a person using spoon and syringe in consuming illegal substance
Photo by MART PRODUCTION on Pexels.com

Before Jackson Danzig leaves the house each morning, he makes sure his backpack is filled with the usual high school necessities: books, homework, lunch — and the Narcan sitting on his bedside table.

The opioid overdose reversal drug, also known by its generic name naloxone, is increasingly being carried by high schoolers across the United States as opioids — including the powerful synthetic opioid fentanyl — devastate the country.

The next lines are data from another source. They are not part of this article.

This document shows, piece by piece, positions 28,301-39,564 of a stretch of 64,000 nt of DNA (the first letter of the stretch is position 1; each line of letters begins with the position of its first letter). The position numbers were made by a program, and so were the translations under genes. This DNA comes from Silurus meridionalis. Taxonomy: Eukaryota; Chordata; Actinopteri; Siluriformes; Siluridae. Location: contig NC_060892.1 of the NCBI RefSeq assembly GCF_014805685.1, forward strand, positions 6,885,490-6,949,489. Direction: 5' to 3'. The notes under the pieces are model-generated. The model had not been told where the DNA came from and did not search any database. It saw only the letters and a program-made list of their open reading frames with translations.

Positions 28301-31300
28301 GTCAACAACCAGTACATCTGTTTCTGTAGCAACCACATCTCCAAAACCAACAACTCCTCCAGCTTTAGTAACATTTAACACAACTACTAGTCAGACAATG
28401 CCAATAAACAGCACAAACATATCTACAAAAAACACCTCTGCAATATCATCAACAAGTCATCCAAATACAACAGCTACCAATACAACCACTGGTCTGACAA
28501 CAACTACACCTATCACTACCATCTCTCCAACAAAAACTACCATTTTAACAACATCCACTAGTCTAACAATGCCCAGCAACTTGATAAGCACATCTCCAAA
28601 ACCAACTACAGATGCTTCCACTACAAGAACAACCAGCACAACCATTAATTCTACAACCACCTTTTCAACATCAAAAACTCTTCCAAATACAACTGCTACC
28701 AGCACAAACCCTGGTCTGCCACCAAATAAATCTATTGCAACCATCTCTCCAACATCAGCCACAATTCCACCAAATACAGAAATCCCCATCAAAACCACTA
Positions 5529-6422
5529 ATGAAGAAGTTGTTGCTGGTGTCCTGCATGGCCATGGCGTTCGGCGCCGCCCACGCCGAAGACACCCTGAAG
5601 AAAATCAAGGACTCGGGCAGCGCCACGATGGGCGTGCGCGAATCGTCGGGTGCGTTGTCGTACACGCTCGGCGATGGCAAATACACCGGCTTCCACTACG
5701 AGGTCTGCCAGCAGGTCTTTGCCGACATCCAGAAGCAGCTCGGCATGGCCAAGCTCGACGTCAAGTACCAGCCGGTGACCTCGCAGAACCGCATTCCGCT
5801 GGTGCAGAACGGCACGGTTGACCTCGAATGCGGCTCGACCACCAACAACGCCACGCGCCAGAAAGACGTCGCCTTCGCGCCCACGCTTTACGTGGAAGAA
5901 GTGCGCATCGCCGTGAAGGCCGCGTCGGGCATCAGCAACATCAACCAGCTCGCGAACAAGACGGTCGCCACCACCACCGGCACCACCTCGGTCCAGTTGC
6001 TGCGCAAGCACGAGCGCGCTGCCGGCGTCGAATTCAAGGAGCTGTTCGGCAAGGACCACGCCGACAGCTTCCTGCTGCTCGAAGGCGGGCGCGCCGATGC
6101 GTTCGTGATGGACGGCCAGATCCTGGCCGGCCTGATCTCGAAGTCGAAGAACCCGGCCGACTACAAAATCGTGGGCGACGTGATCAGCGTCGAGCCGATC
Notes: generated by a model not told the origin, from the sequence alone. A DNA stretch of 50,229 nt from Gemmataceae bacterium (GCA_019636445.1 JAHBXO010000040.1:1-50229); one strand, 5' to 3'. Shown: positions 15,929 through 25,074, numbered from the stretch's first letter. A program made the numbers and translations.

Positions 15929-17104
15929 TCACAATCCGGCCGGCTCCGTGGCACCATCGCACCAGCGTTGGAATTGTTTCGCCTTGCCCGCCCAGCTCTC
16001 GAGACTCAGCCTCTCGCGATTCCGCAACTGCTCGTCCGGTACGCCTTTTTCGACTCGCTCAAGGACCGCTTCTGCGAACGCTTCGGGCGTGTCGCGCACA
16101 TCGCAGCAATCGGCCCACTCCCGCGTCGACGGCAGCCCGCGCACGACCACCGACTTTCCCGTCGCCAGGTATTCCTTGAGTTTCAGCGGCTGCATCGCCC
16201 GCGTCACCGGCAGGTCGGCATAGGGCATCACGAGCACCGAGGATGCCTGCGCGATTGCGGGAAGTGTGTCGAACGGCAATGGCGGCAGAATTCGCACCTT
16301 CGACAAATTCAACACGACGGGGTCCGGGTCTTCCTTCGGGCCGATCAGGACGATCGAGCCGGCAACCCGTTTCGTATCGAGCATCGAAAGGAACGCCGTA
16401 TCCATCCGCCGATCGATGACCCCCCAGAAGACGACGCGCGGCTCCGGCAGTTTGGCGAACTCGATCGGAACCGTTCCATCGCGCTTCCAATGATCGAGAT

"Everyone has a friend, or an acquaintance, who has experimented with drugs. Imagine yourself in a scenario where you find that friend in a potential overdose situation and you're not entirely sure what to do," says Danzig, 17, who along with his classmate Marin Peale has organized naloxone training for around 350 of his classmates.

It isn’t a hypothetical scenario: police responded to at least seven suspected overdoses last year at Arlington Public Schools, the largely affluent school district across the river from the nation’s capital where Danzig and Peale are students.

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